Dubuque Humane Society explains new 'no kill' policy

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DUBUQUE, Iowa (KCRG-TV9) -- The Dubuque Regional Humane Society is starting a "no kill" policy. That comes after getting criticism over the years about the number of dogs and cats it was killing.

In 2014, the shelter put down more than 1200 animals. That was 16 percent of the more than 1500 dogs that came in. That was half of the more than 2000 cats it received.

The following year the shelter euthanized drastically fewer animals. That trend continued in 2016.

Over the past couple years, directors at the Dubuque Regional Humane Society starting moving towards a 'no kill' philosophy.

"No kill, doesn't necessarily mean "no euthanasia." Euthanasia is reserved solely for animals who are suffering from illness or injury and for animals who pose a danger to the community," said Maria Benham.

That practice is a big shift in culture for the Dubuque Regional Humane Society. In 2014 and in years prior, the shelter killed many healthy cats simply because they didn't have the space for them.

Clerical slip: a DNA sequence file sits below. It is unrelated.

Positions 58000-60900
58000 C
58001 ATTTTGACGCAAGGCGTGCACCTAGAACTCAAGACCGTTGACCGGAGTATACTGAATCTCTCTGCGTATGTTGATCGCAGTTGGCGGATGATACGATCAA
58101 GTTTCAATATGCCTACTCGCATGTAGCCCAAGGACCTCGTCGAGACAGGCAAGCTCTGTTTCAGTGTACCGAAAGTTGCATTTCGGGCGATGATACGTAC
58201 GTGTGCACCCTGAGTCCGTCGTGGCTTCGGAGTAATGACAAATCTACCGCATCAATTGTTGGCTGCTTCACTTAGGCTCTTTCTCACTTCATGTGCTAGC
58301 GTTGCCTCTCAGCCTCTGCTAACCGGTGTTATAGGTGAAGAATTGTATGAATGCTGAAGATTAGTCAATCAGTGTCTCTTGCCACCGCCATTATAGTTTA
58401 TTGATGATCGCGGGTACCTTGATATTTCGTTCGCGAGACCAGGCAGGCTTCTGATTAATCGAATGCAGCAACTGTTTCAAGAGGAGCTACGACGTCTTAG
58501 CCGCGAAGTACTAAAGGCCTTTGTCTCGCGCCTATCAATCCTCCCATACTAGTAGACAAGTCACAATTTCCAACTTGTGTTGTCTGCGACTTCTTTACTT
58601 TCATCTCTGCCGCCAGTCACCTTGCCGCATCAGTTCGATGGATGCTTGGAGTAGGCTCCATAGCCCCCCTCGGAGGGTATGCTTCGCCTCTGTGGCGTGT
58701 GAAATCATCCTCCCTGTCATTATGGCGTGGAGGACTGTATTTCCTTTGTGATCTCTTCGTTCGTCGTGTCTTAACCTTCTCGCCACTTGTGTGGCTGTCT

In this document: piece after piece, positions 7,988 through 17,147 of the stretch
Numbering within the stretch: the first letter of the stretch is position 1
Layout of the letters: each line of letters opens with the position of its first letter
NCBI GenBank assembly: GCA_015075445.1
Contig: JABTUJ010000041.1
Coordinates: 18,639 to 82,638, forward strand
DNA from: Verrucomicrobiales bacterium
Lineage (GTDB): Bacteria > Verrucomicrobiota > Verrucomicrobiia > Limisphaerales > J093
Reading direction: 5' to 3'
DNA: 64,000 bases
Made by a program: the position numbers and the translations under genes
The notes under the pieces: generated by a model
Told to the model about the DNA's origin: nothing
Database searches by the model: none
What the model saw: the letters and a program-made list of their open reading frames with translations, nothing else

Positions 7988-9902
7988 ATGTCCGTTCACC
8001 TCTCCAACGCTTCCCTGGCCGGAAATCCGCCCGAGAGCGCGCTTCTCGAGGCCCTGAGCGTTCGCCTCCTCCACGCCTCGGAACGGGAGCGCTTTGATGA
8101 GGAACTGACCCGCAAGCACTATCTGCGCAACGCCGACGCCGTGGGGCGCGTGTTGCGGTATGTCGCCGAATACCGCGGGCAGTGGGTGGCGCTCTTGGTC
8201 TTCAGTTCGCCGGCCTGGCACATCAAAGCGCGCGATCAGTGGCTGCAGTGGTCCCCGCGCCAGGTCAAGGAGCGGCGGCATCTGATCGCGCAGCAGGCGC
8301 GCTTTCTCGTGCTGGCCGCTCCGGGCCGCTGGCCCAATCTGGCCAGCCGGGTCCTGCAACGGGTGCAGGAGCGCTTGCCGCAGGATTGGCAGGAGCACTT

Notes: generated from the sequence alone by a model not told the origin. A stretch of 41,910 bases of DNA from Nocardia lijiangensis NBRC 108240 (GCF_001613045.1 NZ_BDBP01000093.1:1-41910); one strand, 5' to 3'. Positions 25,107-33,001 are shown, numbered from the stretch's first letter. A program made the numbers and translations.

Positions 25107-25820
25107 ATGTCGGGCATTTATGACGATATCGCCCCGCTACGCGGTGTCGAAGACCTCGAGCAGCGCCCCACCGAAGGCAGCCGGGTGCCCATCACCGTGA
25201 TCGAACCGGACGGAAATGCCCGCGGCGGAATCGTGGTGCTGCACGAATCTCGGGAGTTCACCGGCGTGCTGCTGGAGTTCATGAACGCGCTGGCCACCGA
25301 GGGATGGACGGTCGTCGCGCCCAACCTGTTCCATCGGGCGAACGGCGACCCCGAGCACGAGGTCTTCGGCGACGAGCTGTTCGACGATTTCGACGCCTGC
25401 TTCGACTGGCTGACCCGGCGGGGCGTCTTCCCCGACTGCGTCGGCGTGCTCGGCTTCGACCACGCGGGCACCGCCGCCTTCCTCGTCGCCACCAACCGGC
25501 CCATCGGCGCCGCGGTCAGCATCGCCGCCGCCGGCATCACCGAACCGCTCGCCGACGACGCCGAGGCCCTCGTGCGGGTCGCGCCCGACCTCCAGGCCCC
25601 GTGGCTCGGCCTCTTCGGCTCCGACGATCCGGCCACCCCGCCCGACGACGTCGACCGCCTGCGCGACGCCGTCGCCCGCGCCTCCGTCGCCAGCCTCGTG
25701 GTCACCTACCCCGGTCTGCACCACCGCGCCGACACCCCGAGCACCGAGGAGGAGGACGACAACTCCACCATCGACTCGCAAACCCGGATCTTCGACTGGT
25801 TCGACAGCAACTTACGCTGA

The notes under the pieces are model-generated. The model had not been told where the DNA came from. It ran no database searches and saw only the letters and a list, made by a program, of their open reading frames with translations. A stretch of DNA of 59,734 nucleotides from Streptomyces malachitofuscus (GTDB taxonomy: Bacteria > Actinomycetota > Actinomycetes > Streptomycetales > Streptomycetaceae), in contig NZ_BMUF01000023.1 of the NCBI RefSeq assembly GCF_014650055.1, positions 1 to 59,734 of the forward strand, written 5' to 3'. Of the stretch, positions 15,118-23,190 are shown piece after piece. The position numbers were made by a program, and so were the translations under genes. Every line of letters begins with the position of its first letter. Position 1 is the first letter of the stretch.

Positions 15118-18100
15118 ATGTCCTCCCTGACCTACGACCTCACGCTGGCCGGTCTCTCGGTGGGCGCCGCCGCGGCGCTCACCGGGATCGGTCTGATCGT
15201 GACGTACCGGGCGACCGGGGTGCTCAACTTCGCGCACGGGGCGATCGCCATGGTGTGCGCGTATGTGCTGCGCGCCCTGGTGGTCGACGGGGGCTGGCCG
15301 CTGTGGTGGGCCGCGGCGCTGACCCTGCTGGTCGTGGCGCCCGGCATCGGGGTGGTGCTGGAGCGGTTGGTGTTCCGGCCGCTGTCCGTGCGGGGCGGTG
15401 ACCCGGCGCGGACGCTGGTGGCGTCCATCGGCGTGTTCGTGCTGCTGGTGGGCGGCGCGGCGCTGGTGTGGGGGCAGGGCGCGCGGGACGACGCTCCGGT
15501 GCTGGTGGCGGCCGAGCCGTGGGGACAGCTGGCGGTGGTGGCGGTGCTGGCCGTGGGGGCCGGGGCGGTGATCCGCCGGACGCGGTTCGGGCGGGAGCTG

That practice wasn't sitting well with many community members or with directors themselves. So directors made some big changes.

"We've been able to shave about a week off of a cats stay in the shelter, so we're able to get them adopted faster, less stress and less illness," said Benham.

Benham says that practice saves the shelter money which allows them instead to use the funds to give more animals the medical treatment they need.

The shelter also drastically reduced its adoption fee for cats.
All of that, Benham says, has helped drop the shelter's euthanasia rate by 87 percent since 2014.

"It is more animals that have a second chance at life. It's more people in our community that can complete their family with a furry friend," said Benham.